September 11, 2017
Engines can be thought of as miniature applications that provide functionality to their host applications. A Rails application is actually just a "supercharged" engine, with the Rails::Application class inheriting a lot of its behavior from Rails::Engine.
My hypothesis is as follows: Engine-based architecture isn’t great for real world app and in most cases you won’t need to use it.
The following 3 considerations show the pitfalls of Engine-based architecture and will help you decide if it’s the right fit for the given use case.
We should first highlight a key difference between Rails components and front-end components: front-end components are created to be reused in the current application, whereas Rails components are created to be reused in the next Rails projects.
In any application, components should adhere to the following principles: They should be:
explicitly dependent on each other
and together, they should create a non-cyclic dependency graph
If you have followed these principles and used Engines as components, your architecture may look something like this:
If you have a project without any documentation, or the documentation is fluid, it would be frustrating to follow these principles. You would need to move some parts of your code into other Engines, or consider deleting one Engine and creating another for daily tasks.
By attempting to do this, you’ll waste a lot of time making changes in your architecture and trying to create an app where each component has its own logic.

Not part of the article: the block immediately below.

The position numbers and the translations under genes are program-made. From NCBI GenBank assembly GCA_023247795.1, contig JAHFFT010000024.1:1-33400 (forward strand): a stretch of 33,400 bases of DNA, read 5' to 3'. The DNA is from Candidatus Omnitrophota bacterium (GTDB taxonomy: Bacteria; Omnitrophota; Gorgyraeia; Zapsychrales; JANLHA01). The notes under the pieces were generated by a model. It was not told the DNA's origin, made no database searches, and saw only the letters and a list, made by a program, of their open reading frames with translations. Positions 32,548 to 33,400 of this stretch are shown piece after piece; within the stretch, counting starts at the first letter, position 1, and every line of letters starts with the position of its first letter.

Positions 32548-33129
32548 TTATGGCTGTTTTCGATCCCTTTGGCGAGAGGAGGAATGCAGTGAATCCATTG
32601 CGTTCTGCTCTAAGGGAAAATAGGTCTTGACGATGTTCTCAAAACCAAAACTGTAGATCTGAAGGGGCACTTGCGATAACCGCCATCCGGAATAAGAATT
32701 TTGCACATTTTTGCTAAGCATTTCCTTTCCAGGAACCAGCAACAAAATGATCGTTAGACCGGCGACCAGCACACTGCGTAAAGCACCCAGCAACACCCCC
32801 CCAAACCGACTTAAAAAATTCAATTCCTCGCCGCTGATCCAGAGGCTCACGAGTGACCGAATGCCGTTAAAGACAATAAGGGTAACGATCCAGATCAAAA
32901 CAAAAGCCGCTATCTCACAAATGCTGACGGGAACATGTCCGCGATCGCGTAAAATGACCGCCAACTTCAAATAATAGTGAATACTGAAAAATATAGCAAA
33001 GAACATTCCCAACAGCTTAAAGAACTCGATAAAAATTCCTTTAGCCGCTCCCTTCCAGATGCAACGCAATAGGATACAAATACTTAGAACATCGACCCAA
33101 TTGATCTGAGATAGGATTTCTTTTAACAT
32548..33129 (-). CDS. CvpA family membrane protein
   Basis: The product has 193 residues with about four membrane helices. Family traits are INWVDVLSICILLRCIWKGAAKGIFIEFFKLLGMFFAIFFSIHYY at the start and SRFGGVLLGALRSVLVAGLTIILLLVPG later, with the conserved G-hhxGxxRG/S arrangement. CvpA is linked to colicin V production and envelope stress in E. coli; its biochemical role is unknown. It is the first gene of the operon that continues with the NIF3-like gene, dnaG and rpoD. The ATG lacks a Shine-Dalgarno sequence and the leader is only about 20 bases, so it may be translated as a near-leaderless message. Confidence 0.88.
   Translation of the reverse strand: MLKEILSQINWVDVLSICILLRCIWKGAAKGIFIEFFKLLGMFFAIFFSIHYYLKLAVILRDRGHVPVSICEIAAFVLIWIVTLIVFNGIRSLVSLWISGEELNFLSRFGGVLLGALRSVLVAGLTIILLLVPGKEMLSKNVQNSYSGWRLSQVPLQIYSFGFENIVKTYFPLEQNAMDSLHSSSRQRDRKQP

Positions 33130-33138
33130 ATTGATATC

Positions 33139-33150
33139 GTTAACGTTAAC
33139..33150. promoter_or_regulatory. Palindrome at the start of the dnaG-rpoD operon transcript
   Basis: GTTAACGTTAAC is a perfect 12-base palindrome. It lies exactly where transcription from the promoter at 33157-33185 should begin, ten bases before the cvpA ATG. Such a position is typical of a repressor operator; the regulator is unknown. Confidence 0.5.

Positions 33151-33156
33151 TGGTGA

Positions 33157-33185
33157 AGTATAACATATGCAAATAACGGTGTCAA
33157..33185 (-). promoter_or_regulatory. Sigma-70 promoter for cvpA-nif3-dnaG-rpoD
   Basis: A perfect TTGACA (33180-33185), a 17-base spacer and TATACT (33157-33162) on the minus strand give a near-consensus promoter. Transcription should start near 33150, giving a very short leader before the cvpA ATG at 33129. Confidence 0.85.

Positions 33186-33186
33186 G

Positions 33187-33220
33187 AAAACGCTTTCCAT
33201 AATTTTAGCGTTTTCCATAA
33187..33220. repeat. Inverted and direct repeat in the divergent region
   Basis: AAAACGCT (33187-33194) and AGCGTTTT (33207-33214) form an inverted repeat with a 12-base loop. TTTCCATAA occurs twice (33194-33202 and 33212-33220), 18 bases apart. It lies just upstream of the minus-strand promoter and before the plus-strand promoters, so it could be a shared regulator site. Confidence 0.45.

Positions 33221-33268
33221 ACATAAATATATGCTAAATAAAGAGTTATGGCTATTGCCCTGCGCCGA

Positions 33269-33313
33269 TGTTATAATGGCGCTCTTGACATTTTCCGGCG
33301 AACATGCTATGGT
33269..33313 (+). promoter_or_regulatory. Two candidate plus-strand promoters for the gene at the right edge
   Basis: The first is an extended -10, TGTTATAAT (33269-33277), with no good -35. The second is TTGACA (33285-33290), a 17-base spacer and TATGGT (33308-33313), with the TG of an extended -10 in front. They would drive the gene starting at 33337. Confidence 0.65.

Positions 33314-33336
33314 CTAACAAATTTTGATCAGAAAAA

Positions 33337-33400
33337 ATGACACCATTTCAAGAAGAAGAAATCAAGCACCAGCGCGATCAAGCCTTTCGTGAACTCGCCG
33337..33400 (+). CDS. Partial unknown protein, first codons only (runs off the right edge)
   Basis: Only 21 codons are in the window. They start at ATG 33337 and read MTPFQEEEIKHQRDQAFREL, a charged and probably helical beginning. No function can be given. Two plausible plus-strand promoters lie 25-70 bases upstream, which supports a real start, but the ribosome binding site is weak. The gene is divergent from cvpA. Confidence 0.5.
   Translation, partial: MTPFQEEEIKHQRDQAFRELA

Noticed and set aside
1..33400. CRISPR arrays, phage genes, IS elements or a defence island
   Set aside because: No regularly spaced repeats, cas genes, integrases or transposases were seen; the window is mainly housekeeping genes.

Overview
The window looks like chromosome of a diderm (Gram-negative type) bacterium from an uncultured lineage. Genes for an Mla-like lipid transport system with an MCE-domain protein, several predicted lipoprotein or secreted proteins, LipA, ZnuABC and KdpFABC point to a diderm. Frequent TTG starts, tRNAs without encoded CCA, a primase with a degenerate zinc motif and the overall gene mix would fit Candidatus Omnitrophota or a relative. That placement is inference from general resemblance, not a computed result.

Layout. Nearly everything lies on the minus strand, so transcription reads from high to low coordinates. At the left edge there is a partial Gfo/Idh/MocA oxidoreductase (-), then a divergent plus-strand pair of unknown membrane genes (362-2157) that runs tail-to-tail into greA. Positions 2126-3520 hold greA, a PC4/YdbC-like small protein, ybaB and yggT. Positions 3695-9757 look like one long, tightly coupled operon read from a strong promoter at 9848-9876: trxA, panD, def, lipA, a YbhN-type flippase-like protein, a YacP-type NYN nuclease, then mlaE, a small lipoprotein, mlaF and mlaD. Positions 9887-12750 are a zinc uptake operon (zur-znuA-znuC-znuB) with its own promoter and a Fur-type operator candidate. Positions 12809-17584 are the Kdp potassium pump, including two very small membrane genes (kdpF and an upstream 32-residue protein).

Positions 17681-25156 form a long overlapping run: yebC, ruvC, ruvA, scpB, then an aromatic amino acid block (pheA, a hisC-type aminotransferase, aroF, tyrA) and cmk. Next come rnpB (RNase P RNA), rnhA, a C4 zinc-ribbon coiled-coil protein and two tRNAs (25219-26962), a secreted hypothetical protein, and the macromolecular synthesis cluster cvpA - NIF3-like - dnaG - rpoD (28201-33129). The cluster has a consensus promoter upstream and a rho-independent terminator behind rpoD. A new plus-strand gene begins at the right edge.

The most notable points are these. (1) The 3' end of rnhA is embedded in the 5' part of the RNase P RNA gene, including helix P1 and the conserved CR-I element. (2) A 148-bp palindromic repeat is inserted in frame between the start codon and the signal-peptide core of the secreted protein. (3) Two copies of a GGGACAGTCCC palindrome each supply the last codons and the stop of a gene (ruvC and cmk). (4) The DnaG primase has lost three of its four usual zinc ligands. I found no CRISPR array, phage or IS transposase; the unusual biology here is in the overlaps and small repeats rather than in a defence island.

So, if you want to use Engine-based architecture, you should have clear specification at the beginning. Most projects change as they progress: for instance when clients request alterations, or ideas are improved upon. Because of these frequent changes, you will not be able to create a finalised version of the documentation at the start of the project.
You may think that it’s easier for developers to understand a single Engine rather than trying to understand the entire app. So the ramp-up time is shorter.
It would be wrong to presume that development will be a quicker process. The use of Engines does not have many pitfalls, but the pitfalls it does have are serious:
You will need to write your own generator for the Engine if the default one creates redundant code. Each time you generate a new Engine, you will need to remove that useless code (most likely you will need to write your own generator).
When using gems, you run the risk that they will be problematic when used with Engines; they may have issues under the hood. You would either need to debug them, or wait until the issue is fixed by the gem’s maintainer.
If a new developer is brought on and they are not familiar with the Engines, it will take some time for them to understand the basic principles. With the addition of this on-boarding process, the code review time will further increase.
Therefore, using Engines can be much more time-consuming than one might assume.
Initially, it would appear that using components is a departure from a standard monolithic Rails app. One might think that Rails-Engines are a great opportunity to create a more flexible and understandable architecture, but this is simply not true.
For example, I once assumed that I could put a user’s business logic into a UsersEngine, move orders to an OrdersEngine and have other Engines for each logical part of the application. The result was as mess as if I had written a Rails app without any components.
Take a look at Engine-based architecture:
Engine-Based architecture is simply multiple MVC patterns. It won’t provide you any additional abstract layers. Compare Engine-based architecture with Trailblazer architecture:
Essentially, Engine-based architecture has no benefits over standard Rails architecture regarding abstract layers. There is only one reason to use it — in order to not duplicate your code down the line.
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